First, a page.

Selected by the French National Research Agency (ANR), the Chair is backed by the University of Versailles Saint-Quentin-en-Yvelines and co-funded by SUEZ, Thales Alenia Space and Total. Interview with Philippe Ciais, Chair Coordinator at the Climate and Environment Science Laboratory (LSCE, CEA/CNRS/UVSQ) and a member of the IPCC for the previous reports on climate change.
You have been working on the carbon cycle and greenhouse gases (GHG) for many years. Can you explain the interactions between air pollution and climate warming?
The main thing that air pollution and climate change have in common is their anthropic origin. The use of fossil fuels in transport and industry produces pollutants that degrade air quality and GHGs that affect the climate. The main GHGs whose increased concentration leads to climate change are carbon dioxide (CO2) (combustion of fossil fuels and deforestation), methane (CH4) (activities associated with agriculture, the decomposition of organic waste and the oil and gas sectors) and nitrous oxide (N2O) (nitrogen fertilisers used in agriculture and industry).
The important thing to remember is that the interactions between air quality and climate change are very complex. For example, climate change affects air quality by influencing meteorology. This is the case with heatwaves, which lead to the formation of ozone pollution (O3), favoured by sunshine and high temperatures. These interactions between climate and air quality depend on the nature of the pollutants in the air. On one hand, emissions of black carbon particles warm the climate by absorbing infrared radiation. On the other, nitrogen oxide and sulphur oxide tend to cool the climate, because the aerosols formed from these compounds block solar radiation. In addition, volatile organic compounds (VOCs) are pollutants with an indirect effect on the climate, as they contribute to the formation of ozone pollution, a GHG that warms the climate.
It is still difficult to measure and monitor GHG emissions across the planet. How do you explain this complexity?
The three main GHGs (methane or CH4, nitrous oxide or N2O and carbon dioxide or CO2) are relatively inert and thus well mixed in the atmosphere, compared to pollutants (fine particles, black carbon, aerosols of NOx and SO2, VOCs, CO and O3), which are quickly destroyed in the atmosphere the further you move from their sources. When measuring the atmospheric concentrations of GHGs, it is possible to track the origins of the emissions as long as the measurements are precise and deployed near their sources, such as cities or industrial sites. With these GHG measurements near emission sources, we use atmospheric dispersion models to deduce the quantities emitted.
You coordinate the TRACE Industrial Chair. Can you present its objectives?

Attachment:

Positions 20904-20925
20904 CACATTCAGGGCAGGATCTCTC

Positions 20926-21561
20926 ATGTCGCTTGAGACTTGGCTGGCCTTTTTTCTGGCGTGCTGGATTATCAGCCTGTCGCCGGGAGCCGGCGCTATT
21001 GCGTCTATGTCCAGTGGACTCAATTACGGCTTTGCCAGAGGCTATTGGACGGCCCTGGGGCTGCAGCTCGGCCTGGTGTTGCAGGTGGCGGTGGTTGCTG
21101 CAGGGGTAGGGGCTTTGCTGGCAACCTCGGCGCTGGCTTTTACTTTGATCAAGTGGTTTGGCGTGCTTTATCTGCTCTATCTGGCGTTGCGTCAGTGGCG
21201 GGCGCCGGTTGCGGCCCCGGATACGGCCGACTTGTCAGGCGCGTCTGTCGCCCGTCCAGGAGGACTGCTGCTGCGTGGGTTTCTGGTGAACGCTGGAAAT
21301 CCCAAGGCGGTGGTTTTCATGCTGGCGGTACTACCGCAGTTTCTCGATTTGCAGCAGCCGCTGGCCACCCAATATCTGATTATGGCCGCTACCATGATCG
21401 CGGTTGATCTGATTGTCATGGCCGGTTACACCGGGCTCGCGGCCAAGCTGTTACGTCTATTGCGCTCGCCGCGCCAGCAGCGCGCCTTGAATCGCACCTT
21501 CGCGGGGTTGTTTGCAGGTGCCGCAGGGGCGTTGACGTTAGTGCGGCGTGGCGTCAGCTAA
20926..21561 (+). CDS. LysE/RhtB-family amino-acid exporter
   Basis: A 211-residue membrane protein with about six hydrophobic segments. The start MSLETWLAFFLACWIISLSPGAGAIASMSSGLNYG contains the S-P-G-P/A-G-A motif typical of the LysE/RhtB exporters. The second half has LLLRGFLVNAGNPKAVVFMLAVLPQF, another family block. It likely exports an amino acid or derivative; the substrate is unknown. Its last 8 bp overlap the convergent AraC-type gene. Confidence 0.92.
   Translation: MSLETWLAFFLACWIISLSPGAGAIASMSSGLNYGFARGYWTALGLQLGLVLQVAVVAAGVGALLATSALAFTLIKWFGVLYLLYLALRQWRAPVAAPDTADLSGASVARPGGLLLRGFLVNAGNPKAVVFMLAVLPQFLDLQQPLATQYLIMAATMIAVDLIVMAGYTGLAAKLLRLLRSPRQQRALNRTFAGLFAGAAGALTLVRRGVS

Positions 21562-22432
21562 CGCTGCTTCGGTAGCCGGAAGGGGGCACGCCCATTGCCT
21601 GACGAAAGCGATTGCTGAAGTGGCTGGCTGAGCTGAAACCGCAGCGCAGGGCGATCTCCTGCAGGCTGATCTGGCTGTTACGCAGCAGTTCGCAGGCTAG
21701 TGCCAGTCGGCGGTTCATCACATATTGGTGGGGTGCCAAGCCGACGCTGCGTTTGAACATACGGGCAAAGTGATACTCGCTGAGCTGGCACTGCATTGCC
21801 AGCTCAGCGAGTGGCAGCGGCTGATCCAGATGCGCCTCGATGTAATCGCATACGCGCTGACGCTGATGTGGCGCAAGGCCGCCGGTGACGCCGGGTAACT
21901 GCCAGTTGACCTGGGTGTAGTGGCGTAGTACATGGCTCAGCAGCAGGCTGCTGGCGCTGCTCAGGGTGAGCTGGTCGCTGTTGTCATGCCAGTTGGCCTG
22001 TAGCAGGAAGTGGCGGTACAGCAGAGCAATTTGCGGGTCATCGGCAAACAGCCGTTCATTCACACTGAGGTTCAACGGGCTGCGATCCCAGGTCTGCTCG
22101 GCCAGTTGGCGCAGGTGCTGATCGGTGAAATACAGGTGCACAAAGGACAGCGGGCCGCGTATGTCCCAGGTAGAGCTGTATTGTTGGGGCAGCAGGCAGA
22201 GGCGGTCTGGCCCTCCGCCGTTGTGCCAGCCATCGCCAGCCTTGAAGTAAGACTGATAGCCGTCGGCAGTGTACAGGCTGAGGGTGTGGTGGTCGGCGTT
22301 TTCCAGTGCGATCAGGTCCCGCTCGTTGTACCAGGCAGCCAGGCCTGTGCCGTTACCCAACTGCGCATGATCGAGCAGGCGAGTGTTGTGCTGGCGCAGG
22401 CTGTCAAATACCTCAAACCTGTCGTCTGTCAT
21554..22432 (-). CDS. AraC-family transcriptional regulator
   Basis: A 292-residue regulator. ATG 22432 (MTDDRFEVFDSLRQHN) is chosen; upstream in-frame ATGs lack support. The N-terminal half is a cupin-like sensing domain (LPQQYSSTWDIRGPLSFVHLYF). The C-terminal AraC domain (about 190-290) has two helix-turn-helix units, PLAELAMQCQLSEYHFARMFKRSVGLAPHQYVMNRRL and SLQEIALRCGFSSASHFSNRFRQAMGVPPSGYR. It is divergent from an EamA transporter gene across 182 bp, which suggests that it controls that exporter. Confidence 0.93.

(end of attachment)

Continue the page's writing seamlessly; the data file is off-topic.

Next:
The goal of the programme, run in collaboration with SUEZ, Total and Thales Alenia Space, is to conduct applied research to enable significant progress in measuring GHG emissions, including CO2 and CH4. For industrial sites, we are testing and optimising low-cost sensors that can be placed in a network around emission zones. For example, with Origins.Earth we are building a network of measurements of CO2 emissions in Paris that will allow us to track reductions in emissions over time and exploit them in the voluntary carbon credits market.
At the same time, we are conducting "life-sized" experiments on the ground to measure emissions from working waste treatment and recovery units. We also release natural gas (mostly methane) under controlled conditions at an industrial space fitted with sensors in order to refine and calibrate our atmospheric dispersion models, which are then used to monitor emissions. Ultimately, these experiments will offer two benefits to the operators of industrial sites: installing solutions to detect and reduce leaks of CH4 in order to fight climate change and improving the management of each site.
How is the collaboration between universities and industrial partners organised?
Our laboratory carries out the TRACE research work alongside industry and the National Research Agency. Our partnership with SUEZ gives us easier access to industrial sites, including waste treatment and recovery units. The cooperation also involves exchanging information in order to share a global vision of the site management and the data that are essential to link our results to operations at each site.
Over the last 18 months, we have been monitoring the progress of our investigations every month with a monthly presentation of our results. These constitute vital data that will ultimately enable us to develop the most precise emissions measurement tool possible.
Learn more about the TRACE program on the dedicated website.